What winemakers don’t tell about their craft

The role of winemaker is romanticized. It conjures up images of daily wine tastings, schmoozing with VIPs and tranquil vineyards. But the truth is that winemakers deal with a lot of variables and uncertainty to produce the wine in your glass.

So, let’s talk about what winemakers don’t tell us about making wine!

The Type of Winery Defines Your Role

First of all, winemaking is not a one size fits all profession. The type of winery has a lot to do with the job.

  1. Estate Winery: Wines made only with grapes from vineyards owned by the winery. Production of wine takes place entirely on the winery’s property.
  2. Winery Cooperative: Local growers sell their grapes to a regional winery. Then the winery produces, markets and sells the wine. These are common in regions with smaller vineyard sizes and lower wine prices.

So now that we know about where a winemaker might work, let’s start from the beginning.

Harvest

Harvest is the busiest season in the winery for everyone, not just the winemaker. Literally tons of grapes arrive for processing daily. Then the winemaking begins. So let’s peek behind the curtain of a winery’s most exciting time of year.

There is no secret formula for harvest. Deciding when to pick the grapes is one of the winemaker’s most important decisions. Pick too early and acidity might be too high, sugars not high enough and tannins too green. Pick too late and you’ll have the opposite problems.

All winemakers have a different approach for making the picking decision. Some rely on science, others rely on their senses, and some rely on both.

At an estate winery, for example, winemakers have the luxury to walk the vineyards every day leading up to harvest. They look at, touch, and taste the grapes while considering the following:

  • How tough or thick are the skins?
  • Are the seeds green (indicating unripe fruit) or brown?
  • Do the grapes taste tart or sweet?
  • Do the grapes taste good?

Doing this every day offers a frame of reference to make a more educated picking decision. Analysis on the brix, pH and total acidity of the grapes provides data for this decision.

At a cooperative winery, on the other hand, growers harvest their grapes once they meet rules set by the winery. For example, growers follow phytosanitary requirements (measurements including sweetness level and acidity level) from the cooperative. How well the growers meet the parameters determines how much they get paid for their crops.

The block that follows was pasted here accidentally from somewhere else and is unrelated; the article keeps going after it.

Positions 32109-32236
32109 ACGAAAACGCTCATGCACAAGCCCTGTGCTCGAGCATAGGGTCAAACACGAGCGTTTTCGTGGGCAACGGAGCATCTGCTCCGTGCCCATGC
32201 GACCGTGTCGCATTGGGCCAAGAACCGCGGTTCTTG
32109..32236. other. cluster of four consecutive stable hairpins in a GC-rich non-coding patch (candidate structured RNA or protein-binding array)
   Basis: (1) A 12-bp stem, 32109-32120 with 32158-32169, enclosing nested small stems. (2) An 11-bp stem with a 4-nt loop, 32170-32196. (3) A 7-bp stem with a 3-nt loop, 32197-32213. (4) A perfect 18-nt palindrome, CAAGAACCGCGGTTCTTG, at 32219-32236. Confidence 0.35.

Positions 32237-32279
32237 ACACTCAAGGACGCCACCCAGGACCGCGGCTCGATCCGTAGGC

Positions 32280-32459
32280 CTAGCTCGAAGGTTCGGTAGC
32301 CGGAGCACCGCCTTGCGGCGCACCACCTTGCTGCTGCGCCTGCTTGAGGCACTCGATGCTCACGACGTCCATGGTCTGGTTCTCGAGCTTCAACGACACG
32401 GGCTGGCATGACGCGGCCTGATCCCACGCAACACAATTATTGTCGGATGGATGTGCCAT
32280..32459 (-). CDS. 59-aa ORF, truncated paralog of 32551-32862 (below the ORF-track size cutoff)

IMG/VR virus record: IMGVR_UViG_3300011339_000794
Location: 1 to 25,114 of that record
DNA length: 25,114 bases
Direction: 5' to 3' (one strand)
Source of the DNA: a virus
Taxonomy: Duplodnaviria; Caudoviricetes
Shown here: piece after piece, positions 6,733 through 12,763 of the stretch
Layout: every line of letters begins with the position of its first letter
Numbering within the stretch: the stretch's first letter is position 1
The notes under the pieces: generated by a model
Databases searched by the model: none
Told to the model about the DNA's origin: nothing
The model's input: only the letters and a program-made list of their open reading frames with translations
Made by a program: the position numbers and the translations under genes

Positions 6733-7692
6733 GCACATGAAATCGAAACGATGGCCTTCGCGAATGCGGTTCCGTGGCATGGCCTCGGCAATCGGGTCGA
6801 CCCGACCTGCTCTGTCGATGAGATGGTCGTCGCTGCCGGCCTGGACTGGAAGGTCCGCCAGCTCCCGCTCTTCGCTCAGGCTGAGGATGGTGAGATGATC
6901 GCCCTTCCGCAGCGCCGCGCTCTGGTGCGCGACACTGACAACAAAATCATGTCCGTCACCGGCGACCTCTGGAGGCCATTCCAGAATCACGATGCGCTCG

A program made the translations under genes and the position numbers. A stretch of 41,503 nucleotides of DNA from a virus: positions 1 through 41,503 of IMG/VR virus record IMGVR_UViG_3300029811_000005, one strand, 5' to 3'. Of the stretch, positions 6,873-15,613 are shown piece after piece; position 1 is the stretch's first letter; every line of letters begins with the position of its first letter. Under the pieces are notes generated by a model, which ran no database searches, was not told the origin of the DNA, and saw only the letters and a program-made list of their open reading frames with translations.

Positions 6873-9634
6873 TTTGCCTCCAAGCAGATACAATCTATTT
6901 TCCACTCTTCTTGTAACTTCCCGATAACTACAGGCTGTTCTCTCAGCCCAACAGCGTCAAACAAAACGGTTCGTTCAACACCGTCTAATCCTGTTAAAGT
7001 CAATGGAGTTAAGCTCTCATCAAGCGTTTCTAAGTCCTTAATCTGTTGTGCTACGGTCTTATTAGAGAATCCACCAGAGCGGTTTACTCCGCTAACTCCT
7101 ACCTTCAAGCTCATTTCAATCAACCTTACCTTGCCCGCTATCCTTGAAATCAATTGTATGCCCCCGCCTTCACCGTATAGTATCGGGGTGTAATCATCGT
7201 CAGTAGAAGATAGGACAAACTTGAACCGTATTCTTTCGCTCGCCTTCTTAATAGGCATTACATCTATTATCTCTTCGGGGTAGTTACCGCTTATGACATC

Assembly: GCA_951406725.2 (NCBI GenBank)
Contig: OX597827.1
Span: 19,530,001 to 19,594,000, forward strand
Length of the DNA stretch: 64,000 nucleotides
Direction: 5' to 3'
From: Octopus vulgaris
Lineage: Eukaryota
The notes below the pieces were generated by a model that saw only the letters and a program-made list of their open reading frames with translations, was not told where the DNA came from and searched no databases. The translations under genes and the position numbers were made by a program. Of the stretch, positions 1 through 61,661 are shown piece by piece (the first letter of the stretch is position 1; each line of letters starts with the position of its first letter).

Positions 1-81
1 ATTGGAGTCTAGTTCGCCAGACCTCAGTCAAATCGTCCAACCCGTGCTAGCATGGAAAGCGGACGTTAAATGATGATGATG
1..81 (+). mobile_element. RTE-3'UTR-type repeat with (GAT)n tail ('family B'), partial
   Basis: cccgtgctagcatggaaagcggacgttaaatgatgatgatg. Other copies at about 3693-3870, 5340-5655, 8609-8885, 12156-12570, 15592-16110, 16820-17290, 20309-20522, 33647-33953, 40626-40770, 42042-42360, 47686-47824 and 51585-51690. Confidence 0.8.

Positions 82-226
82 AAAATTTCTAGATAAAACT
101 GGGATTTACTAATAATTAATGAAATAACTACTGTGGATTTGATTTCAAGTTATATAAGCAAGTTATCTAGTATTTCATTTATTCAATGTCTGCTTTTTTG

But when the grapes arrive, the work’s just begun.

Logistics

So, the grapes arrive at the winery, now what does a winemaker do? Depending on the grapes, their quality and the wine style, they have some decisions to make.

  • Figure out how to prep the grapes for winemaking.
  • Find the right fermentation vessel.
  • Choose the aging vessel.

Organization before harvest is important for smooth processing when harvest is in full swing.

For example, a winemaker may use concrete or cement tanks, terracotta amphorae or neutral barrels to preserve freshness in the wine.

A boutique estate winery may process 250 tons in an entire vintage. But a large winery processes that amount of fruit in one day. This requires a high level of logistical organization. But no matter how airtight your plan is, you’ve got to make a decision eventually.

Decisions, Decisions, Decisions

Besides producing wine, winemakers make a lot of decisions. There’s a need to respond to changing variables from vineyard to bottle. Tasting and smelling the wine throughout fermentation and aging is crucial. This allows winemakers to track the progress of the wine.

Of course, there are plenty of other considerations often made by winemakers.

Beyond Harvest

Most physical winemaking occurs during the 2-3 months of harvest. But winemakers are busy throughout the year. What do they do outside of harvest? Here are some examples:

  • Ensure wines complete malolactic fermentation.
  • Determine final blends with wine blending trials.
  • Bottle wines.
  • Vineyard management (pruning, vine training, canopy management, etc.)
  • Operations work and travel to sell your wines.

Being a winemaker is a gratifying and exciting job. But the work it requires takes both resilience, strategy and planning. It’s not a job for people who don’t like to work!

One thing is for sure, working hard does make you thirsty!

Cheers!

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